[Lingtyp] query: verbal diminutives

Maia Ponsonnet maia.ponsonnet at uwa.edu.au
Sat Dec 15 03:38:06 UTC 2018

Dear Eva,

Marine Vuillermet and I have just edited a special issue of Studies in Language on "Morphology and emotions across the world's languages" (42:1, 2018), and there's a fair bit in there on verbal diminutives.

Here are links to the table of contents and to the intro



You will find discussions of verbal diminutives in Nemeth & Sores's paper but also in practically all the papers that deal with diminutives (eg Guillaume p. 122-123, Rose, Taine-Cheikh, Vanhove; see intro).

Here's also a link to the typology of emotional values of diminutives and augmentatives (first article in the issue):


Finally, you can find discussions of verbal diminutives in Dalabon (Gunwinyguan, non-Pama-nyungan, Australia) in:

Ponsonnet, Maïa and Nicholas Evans. 2015. Dalabon, in Grandi N. and Kortvelyessy L. eds., The Edinburgh Handbook of Evaluative Morphology, 401-407. Edinburgh: Edinburgh University Press.


With a more detailed version in Chapter 4 (p. 81ff) of

Ponsonnet, Maïa. 2014. The language of emotions: The case of Dalabon (Australia). Amsterdam: John Benjamins. Collection Cognitive Linguistic Studies in Cultural Contexts. 466 p.


I'm happy to send more PDFs etc. if needed.

Kind regards,


Dr Maïa Ponsonnet
Senior Lecturer in Linguistics
ARC Discovery Early Career Researcher Fellow

Social Sciences Building, Room 2.36
Faculty of Arts, Business, Law and Education
The University of Western Australia
35 Stirling Hwy, Perth, WA (6009), Australia
P.  +61 (0) 8 6488 2870 - M.  +61 (0) 468 571 030

From: Lingtyp <lingtyp-bounces at listserv.linguistlist.org> on behalf of Lier, Eva van <E.H.vanLier at uva.nl>
Sent: Friday, 14 December 2018 8:34 PM
To: lingtyp at listserv.linguistlist.org
Subject: [Lingtyp] query: verbal diminutives

Dear colleagues,

We are looking for examples and literature on verbal diminutives in and across languages.

Currently, we have some information on verbal diminutives in various languages. Some examples include: German hüsteln (‘to cough lightly’), Italian dormicchiare (‘to doze’), Croatian grickati (‘to nibble’), Czech třepotat (‘to flutter’), Slovene igričkati (‘to play around’), Russian xaxan’kat (‘to giggle’), Finnish luk-ais-e (‘skim through (a text)’ < luk- ‘read’), San’ani Arabic tSaynai (‘to pretend not to hear’ < Saanaj ‘to not hear’), Hebrew kifcec (‘to jump around < kafac ‘to jump’), Passamaquoddy ə̆pə-ss-ìn (sit-dim-animate.intransitive.2 < ‘sit down, little one!’), Huave jujyuij (‘to shake gently’), and Lardil laala (‘to jab lightly’ < latha ‘to spear’).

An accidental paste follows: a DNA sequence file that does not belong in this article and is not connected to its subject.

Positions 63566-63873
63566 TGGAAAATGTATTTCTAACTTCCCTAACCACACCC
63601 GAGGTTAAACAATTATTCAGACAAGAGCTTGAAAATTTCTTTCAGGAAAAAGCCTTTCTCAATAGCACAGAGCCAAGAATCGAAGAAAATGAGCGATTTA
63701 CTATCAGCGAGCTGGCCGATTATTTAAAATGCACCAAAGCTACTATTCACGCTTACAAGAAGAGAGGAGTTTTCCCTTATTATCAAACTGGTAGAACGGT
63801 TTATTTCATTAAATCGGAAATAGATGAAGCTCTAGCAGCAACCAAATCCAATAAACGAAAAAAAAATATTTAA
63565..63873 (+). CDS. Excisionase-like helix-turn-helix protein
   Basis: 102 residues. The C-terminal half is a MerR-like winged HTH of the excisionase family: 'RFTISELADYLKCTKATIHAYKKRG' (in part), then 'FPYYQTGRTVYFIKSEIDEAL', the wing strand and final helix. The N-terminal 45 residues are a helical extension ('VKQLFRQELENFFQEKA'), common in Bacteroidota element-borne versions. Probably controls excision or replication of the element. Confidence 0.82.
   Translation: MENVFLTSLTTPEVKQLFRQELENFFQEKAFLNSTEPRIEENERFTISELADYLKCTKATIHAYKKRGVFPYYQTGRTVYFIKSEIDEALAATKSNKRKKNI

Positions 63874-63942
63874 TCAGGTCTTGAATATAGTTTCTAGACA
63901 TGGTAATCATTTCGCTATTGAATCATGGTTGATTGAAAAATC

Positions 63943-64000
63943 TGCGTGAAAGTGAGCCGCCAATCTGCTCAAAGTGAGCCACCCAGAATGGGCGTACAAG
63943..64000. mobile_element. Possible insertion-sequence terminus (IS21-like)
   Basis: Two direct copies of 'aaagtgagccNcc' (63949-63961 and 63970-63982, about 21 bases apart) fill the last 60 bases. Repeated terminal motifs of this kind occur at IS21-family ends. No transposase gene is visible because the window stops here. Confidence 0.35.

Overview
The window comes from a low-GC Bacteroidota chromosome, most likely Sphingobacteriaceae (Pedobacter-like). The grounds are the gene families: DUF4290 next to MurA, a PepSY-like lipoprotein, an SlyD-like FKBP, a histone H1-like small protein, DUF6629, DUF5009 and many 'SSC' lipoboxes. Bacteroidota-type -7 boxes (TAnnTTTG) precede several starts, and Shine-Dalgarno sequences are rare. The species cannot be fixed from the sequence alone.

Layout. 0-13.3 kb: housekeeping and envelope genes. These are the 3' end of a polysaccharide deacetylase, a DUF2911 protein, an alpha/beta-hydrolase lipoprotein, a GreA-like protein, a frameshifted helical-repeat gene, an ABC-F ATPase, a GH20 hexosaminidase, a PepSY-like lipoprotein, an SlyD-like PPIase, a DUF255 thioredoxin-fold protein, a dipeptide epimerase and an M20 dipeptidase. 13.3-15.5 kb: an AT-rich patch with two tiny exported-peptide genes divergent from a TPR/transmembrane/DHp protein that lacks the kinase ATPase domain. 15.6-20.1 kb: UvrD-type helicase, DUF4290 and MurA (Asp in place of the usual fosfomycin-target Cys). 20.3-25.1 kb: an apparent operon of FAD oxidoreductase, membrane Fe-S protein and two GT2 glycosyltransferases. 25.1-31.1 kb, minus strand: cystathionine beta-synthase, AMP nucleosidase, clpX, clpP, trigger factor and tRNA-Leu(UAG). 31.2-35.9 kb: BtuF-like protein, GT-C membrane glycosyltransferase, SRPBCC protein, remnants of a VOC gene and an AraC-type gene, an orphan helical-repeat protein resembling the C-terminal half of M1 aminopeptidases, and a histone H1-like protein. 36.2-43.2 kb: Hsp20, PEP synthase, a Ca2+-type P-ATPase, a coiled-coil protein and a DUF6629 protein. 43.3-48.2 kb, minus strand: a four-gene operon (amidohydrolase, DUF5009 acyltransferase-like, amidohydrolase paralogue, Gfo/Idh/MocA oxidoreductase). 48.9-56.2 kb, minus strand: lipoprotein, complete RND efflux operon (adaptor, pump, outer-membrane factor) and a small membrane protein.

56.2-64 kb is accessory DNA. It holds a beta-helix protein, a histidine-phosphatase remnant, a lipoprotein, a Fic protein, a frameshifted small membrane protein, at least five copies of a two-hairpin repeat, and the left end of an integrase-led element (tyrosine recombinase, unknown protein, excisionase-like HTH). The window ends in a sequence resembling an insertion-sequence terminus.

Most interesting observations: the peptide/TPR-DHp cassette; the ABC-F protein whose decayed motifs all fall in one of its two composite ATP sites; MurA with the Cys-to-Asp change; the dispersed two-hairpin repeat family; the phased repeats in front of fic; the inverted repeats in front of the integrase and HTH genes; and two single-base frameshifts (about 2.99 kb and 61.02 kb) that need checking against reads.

These examples show that the morphological patterns that we subsume under “verbal diminutives” fulfill a number of semantic functions, such as iterative/frequentative/durative, low intensity, distributivity, and attenuation. These functions may extend (pragmatically) to playfulness, tentativeness, pretense/irrealis/fictiveness, trivialization, aimlessness, affection/intimacy, and contempt/pejorativeness. In some cases (see Passamaquoddy above), verbal diminutive marking implies that an event participant is a child or an otherwise small entity.

Also, verbal diminutives can be expressed by various morphological means, including affixation, reduplication, and non-concatenative morphology. In some cases, the verbal diminutive markers are related to nominal diminutives; in other cases, they seem to have different origins, such as spatial markers. The productivity of verbal diminutive formation apparently differs between languages.

We would be grateful for any references and/or examples of verbal diminutives in the language(s) of your expertise, including their semantics/pragmatics, formation, (diachronic) origin, productivity and usage frequency.

We will post a summary.

Many thanks in advance!

Eva van Lier, Jenny Audring, Sterre Leufkens

Eva van Lier, PhD

Department of Linguistics
University of Amsterdam


P.C.Hoofthuis, kamer 6.45
Spuistraat 134, 1012 VB Amsterdam

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